Friday, 6 April 2012

Chasing Camels On The Karakoram Highway

This post had been sitting as a draft copy for about three weeks. Someone suggested giving this to The Malaysian Insider, so I did. Once again, TMI has been very kind.

Also, special thanks to an ex-colleague who introduced me to this band via a copy of their first album, Into... AkashA, back in... nuts, I can't remember when. ...I didn't do anything with that album back then, so I'm glad I could do something for this album now.



Chasing camels on the Karakoram Highway
first published in The Malaysian Insider, 06 April 2012


When I heard it, my jaw dropped. "Returned?"

"Cannot sell, so the boss said, 'Return them'," said the store assistant who looked overqualified for his position. With the beard, glasses and ponytail he might as well be the store's walking catalogue and go-to guy... he probably is.

"I put them everywhere," he added. "But cannot sell." His reply was no comfort.

In the end, it was at Rock Corner, The Gardens that I found a copy of AkashA's Karakoram Highway, going for RM38.90 each.


Cover of AkashA's 'Karakoram Highway' album
AkashA's Karakoram Highway, from Rock Corner, The Gardens.
Shop at Rock Corner for all your musical needs.


My appetite for things AkashA began from a borrowed CD, what I believe was their first commercial CD, Into... AkashA. The promise of more of such delights as "Bourbon Lassi", "Esperanto", "Brickfields Blues" and "Ants in My Turban" in the next then-rumoured second album were whetted further by a YouTube sampling of a lively number called "Ipoh Hor Fun".

Until my first slurp of "Bourbon Lassi", I didn't think a sitar could stand in for a sape or a gu zheng, or even fit into a blues band or an Irish ensemble a la Riverdance. It just works.

How many of you who've seen Amir Muhammad's Malaysian Gods were stunned by the Indian fellow playing local rock group Search's "Isabella" on an er hu? That's what AkashA does. Nowadays some of my better writings were done under the influence of this group's piquant and sometimes playful compositions.

Named for the highest paved cross-border road in the world, the album's contents represent fine examples of cross-culture interaction facilitated by its namesake, which traces part of the ancient Silk Road.


CD of AkashA's 'Karakoram Highway'
Come in - a cross-cultural musical adventure awaits


The CD starts with the fast-paced, jaunty "Chasing the Camel" which sends the listener on such a pursuit from 00:01. The composition switches fluidly between Middle Eastern and Indian, punctuated with violin solos by musical wunderkind Wang Lee-Hom. Just as animated is the title track, which sends one careening across a dusty highway that snakes along mountain ridges on a packed, rickety bus ... are those deftly plucked notes coming from the roof?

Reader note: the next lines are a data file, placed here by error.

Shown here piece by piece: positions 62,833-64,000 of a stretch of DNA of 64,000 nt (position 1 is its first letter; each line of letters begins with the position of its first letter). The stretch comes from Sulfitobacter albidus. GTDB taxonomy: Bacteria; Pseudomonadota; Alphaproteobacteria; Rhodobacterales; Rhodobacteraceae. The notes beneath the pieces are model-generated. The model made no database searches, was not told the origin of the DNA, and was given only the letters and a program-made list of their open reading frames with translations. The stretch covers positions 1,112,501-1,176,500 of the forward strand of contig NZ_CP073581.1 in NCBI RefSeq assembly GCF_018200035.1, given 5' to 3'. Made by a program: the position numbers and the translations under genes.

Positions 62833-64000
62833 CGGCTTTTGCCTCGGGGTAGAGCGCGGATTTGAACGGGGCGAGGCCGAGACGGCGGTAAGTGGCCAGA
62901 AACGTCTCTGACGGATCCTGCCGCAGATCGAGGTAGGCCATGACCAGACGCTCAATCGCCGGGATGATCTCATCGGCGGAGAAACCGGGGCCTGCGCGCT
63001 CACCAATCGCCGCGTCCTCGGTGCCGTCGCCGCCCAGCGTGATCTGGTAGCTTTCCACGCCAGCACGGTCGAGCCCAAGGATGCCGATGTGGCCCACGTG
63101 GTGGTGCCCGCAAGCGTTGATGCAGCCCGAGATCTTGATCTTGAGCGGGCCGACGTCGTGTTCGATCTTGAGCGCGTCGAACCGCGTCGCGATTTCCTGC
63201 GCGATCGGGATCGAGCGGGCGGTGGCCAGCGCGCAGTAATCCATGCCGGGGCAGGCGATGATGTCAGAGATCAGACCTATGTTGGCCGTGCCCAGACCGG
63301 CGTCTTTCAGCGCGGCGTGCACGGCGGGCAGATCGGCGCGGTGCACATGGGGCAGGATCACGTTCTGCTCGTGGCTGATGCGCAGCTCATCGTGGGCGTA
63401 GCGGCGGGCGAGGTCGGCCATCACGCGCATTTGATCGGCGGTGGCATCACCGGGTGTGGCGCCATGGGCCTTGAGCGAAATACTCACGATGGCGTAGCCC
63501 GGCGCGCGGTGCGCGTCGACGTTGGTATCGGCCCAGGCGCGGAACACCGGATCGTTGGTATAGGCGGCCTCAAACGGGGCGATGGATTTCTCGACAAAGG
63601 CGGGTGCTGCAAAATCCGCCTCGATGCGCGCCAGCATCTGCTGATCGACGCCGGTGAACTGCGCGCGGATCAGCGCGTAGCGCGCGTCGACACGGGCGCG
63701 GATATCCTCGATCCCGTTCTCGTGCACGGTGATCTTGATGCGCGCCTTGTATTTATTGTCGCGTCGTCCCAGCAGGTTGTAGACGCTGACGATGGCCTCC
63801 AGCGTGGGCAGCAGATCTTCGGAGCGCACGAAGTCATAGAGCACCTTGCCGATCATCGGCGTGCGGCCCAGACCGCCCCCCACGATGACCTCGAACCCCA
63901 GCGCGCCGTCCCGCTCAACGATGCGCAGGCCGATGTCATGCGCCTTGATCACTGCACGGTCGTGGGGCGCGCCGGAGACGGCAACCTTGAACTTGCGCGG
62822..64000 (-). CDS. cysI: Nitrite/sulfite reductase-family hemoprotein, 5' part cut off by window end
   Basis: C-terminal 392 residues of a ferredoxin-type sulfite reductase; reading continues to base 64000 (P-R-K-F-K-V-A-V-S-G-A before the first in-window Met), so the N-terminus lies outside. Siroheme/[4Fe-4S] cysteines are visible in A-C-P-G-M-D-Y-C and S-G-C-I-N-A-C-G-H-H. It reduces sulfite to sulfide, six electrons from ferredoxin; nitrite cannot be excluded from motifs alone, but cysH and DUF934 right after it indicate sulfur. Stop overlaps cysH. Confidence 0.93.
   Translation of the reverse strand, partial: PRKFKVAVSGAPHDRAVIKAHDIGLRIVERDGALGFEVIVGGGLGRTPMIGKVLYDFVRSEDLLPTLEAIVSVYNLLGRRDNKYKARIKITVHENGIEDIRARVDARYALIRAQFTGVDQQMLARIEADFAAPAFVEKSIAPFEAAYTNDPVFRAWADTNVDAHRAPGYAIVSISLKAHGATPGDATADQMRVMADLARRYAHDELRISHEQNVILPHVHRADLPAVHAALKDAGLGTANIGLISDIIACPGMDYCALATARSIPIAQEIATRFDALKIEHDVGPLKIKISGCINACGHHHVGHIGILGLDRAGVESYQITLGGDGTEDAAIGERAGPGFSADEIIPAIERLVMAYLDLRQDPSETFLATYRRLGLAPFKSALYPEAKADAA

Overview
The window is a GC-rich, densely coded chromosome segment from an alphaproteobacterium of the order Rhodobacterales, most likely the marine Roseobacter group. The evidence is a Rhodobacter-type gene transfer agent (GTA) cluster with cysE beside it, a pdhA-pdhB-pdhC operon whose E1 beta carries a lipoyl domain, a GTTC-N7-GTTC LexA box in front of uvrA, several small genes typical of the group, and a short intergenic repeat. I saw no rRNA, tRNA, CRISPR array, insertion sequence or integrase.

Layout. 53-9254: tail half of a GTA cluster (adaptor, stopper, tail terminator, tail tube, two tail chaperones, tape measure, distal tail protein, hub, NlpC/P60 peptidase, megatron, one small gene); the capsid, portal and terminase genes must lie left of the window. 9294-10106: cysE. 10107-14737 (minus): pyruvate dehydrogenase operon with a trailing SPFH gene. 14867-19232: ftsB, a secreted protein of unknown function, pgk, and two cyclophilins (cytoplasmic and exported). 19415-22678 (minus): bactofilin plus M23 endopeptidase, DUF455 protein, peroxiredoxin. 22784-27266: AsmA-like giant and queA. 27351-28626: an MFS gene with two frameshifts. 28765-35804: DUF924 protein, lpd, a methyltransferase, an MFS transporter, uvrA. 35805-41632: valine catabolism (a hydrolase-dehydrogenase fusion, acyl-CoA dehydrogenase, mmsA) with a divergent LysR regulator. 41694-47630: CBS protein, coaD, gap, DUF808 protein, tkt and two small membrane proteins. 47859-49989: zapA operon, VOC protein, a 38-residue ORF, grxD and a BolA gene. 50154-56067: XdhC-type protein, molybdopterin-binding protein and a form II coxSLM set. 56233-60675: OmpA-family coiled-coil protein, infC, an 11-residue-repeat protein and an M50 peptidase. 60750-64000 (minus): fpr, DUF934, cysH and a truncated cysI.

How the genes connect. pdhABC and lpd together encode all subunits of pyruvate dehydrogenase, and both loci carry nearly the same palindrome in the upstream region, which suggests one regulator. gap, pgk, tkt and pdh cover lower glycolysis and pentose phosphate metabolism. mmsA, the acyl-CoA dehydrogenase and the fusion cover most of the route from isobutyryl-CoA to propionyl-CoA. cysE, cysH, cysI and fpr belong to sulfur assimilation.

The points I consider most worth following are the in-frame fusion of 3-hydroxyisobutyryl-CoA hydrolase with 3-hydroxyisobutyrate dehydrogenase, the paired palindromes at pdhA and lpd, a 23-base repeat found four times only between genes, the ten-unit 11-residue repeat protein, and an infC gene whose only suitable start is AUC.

Similar out-of-body experiences may happen with the beguilingly mystical "Qawali Dhun" or the soulful Sarawak-inspired "Santubong". The festive "Bafana Bafana", with the shrill of what sounds like a vuvuzela at the beginning and the end of the track, conjures a carnival-like celebration of football's thrills and spills; the track is named after the Zulu epithet for the South African football team. "Zapin Untuk Mariam" and "Bison Blues", meanwhile, are the guys' trademark nods to the respective musical genres. "Rondo Kirwani" didn't quite work for me, though.

I was also a bit disappointed that the unmistakably Chinese "Ipoh Hor Fun" wasn't carried by a whole sitar solo like in the YouTube video, but the feeling disappears quickly and by the third repeat, who cares? Every time I play it, it's Chinese New Year, Chap Goh Meh and the Mooncake Festival all over again. ...Is anybody hungry?

No sophomore slump here. AkashA still delivers the goods - better than FedEx even. And you come away thinking, maybe, you can make an Ipoh hor fun with an Indian accent, or a real bourbon lassi.

"...cannot sell..."

The words of the assistant at the store which shall never be named still rings in my head. It stings. Like the pain a dedicated, OCD single origin coffee grower feels as he watches customers add sugar (gasp!) and milk/cream/soy (hrrk!) to his product ... and puts it on ice (Medic!).

It's a paradox isn't it? The money we throw at foreign acts who are already famous, making millions or both could be used to further the dreams of our own home acts who really, really need our help.

But perhaps it's only after wandering in the wilderness for a while that we develop an appreciation for what we have back home.

...Now, if you'll excuse me, gotta go. The "Karakoram Highway" beckons.

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